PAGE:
# An Intrinsic Calculation For Guess', Inc. (NYSE:GES) Suggests It's 30% Undervalued

By
Simply Wall St
Published
November 17, 2021

Does the November share price for Guess', Inc. (NYSE:GES) reflect what it's really worth? Today, we will estimate the stock's intrinsic value by projecting its future cash flows and then discounting them to today's value. The Discounted Cash Flow (DCF) model is the tool we will apply to do this. Before you think you won't be able to understand it, just read on! It's actually much less complex than you'd imagine.

Remember though, that there are many ways to estimate a company's value, and a DCF is just one method. If you still have some burning questions about this type of valuation, take a look at the Simply Wall St analysis model.

View our latest analysis for Guess'

### The model

We are going to use a two-stage DCF model, which, as the name states, takes into account two stages of growth. The first stage is generally a higher growth period which levels off heading towards the terminal value, captured in the second 'steady growth' period. To start off with, we need to estimate the next ten years of cash flows. Where possible we use analyst estimates, but when these aren't available we extrapolate the previous free cash flow (FCF) from the last estimate or reported value. We assume companies with shrinking free cash flow will slow their rate of shrinkage, and that companies with growing free cash flow will see their growth rate slow, over this period. We do this to reflect that growth tends to slow more in the early years than it does in later years.

A DCF is all about the idea that a dollar in the future is less valuable than a dollar today, so we need to discount the sum of these future cash flows to arrive at a present value estimate:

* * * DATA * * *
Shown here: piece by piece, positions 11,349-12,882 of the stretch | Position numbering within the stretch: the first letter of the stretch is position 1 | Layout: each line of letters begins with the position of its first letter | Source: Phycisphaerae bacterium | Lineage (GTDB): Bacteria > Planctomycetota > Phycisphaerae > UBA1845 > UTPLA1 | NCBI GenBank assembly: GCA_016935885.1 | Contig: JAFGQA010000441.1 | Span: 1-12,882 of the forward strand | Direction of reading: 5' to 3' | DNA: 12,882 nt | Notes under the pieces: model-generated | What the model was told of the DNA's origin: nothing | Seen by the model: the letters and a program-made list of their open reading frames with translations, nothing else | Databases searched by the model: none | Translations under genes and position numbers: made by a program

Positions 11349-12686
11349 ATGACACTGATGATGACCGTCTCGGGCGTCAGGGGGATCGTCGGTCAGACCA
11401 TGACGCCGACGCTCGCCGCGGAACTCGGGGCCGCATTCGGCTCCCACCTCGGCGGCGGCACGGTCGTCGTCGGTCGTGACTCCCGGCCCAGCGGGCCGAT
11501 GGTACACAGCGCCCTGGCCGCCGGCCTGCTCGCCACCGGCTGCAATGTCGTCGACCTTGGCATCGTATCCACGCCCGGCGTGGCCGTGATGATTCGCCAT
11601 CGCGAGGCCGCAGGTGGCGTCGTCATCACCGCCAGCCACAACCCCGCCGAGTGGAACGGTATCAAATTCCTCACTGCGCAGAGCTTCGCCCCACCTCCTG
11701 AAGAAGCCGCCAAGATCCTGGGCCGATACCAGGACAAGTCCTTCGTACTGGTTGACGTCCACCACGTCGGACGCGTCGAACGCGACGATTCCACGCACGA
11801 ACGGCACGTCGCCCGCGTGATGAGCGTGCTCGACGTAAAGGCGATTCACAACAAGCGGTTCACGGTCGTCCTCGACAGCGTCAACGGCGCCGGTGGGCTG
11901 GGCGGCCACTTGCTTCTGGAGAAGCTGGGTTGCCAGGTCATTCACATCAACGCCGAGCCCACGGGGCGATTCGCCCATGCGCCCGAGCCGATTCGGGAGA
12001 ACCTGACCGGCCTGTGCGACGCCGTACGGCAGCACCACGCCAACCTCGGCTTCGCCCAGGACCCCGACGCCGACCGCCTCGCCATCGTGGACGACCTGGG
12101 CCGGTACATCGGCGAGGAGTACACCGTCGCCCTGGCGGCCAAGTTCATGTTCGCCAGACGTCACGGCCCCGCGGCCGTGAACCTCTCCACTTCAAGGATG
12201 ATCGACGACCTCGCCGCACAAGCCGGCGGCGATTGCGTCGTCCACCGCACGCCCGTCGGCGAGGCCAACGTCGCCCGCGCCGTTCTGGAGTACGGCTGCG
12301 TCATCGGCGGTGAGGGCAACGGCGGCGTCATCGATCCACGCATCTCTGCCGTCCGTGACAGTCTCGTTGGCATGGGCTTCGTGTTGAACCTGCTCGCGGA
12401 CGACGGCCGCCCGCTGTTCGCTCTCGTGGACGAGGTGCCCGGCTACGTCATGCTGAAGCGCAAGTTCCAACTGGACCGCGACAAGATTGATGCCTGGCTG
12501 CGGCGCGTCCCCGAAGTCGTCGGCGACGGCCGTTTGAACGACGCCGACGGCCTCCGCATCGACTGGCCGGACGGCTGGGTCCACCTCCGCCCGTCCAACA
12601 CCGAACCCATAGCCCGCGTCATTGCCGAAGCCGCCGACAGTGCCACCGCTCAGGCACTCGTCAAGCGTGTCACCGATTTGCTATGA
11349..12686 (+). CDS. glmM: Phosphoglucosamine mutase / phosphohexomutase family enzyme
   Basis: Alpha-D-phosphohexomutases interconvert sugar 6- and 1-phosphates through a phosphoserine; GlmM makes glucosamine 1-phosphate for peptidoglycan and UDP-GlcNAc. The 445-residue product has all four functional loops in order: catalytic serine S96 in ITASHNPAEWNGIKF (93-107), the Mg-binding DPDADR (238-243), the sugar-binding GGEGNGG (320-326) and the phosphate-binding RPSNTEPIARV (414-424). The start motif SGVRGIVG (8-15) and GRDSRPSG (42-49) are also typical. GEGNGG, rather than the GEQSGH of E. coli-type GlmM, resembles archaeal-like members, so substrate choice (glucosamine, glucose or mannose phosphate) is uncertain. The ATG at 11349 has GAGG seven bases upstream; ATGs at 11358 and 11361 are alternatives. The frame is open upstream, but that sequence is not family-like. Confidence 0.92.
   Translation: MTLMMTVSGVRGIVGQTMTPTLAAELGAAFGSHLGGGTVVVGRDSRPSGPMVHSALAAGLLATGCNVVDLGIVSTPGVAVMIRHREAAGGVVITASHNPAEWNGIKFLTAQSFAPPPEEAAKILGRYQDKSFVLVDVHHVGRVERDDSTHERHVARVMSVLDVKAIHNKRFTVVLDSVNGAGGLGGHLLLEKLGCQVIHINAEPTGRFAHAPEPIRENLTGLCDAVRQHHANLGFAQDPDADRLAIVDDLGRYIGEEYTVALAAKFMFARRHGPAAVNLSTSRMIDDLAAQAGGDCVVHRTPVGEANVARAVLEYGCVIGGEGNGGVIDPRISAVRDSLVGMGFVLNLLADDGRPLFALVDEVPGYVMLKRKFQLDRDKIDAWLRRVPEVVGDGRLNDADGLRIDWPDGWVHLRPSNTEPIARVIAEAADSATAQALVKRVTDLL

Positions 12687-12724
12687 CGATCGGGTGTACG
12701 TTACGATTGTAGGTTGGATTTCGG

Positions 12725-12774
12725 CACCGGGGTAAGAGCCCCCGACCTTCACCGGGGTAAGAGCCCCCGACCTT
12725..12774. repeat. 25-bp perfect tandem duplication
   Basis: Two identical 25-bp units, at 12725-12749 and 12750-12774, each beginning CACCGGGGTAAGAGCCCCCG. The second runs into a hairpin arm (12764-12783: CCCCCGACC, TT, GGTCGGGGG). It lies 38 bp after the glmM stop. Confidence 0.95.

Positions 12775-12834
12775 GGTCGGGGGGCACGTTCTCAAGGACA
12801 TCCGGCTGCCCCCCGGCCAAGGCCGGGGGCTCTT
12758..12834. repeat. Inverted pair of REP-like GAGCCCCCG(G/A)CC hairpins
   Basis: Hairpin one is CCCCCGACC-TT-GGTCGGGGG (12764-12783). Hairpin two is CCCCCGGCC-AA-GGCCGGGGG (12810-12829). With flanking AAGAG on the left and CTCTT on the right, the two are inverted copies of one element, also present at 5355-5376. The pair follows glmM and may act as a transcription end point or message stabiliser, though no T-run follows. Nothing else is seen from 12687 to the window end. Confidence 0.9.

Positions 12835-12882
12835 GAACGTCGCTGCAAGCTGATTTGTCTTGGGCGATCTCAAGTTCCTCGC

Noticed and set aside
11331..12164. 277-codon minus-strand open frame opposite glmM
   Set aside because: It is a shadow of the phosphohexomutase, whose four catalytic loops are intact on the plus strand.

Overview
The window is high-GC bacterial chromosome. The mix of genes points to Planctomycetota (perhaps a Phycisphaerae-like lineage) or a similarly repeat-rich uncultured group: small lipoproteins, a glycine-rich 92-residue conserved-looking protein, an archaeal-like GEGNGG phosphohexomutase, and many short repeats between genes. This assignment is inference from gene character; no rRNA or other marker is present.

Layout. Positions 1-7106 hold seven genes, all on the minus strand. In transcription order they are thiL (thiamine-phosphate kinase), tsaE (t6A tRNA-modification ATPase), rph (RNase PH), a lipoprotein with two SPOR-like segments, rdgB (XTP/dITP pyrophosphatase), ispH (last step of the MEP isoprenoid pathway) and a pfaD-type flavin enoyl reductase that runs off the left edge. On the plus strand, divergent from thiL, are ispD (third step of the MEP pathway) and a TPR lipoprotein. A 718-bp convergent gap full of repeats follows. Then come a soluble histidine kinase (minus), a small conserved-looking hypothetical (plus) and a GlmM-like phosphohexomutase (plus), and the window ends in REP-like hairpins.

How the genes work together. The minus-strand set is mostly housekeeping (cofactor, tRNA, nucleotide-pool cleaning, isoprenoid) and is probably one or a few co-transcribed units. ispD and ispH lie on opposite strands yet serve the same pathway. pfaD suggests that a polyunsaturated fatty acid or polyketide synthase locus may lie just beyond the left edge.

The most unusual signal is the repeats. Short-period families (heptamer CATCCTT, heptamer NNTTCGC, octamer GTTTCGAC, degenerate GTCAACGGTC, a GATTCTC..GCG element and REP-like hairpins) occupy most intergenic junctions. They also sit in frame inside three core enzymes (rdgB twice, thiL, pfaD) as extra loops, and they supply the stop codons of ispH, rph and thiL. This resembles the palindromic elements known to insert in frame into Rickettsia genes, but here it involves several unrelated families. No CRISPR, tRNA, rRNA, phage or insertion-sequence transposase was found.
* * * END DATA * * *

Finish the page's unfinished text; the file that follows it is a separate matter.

#### 10-year free cash flow (FCF) estimate

 2022 2023 2024 2025 2026 2027 2028 2029 2030 2031 Levered FCF (\$, Millions) US\$154.0m US\$183.0m US\$175.7m US\$171.9m US\$170.3m US\$170.1m US\$171.0m US\$172.7m US\$174.9m US\$177.4m Growth Rate Estimate Source Analyst x1 Analyst x1 Est @ -3.97% Est @ -2.19% Est @ -0.95% Est @ -0.07% Est @ 0.54% Est @ 0.96% Est @ 1.26% Est @ 1.47% Present Value (\$, Millions) Discounted @ 9.6% US\$140 US\$152 US\$133 US\$119 US\$108 US\$98.1 US\$90.0 US\$82.9 US\$76.6 US\$70.9

("Est" = FCF growth rate estimated by Simply Wall St)
Present Value of 10-year Cash Flow (PVCF) = US\$1.1b

We now need to calculate the Terminal Value, which accounts for all the future cash flows after this ten year period. For a number of reasons a very conservative growth rate is used that cannot exceed that of a country's GDP growth. In this case we have used the 5-year average of the 10-year government bond yield (2.0%) to estimate future growth. In the same way as with the 10-year 'growth' period, we discount future cash flows to today's value, using a cost of equity of 9.6%.

Terminal Value (TV)= FCF2031 × (1 + g) ÷ (r – g) = US\$177m× (1 + 2.0%) ÷ (9.6%– 2.0%) = US\$2.4b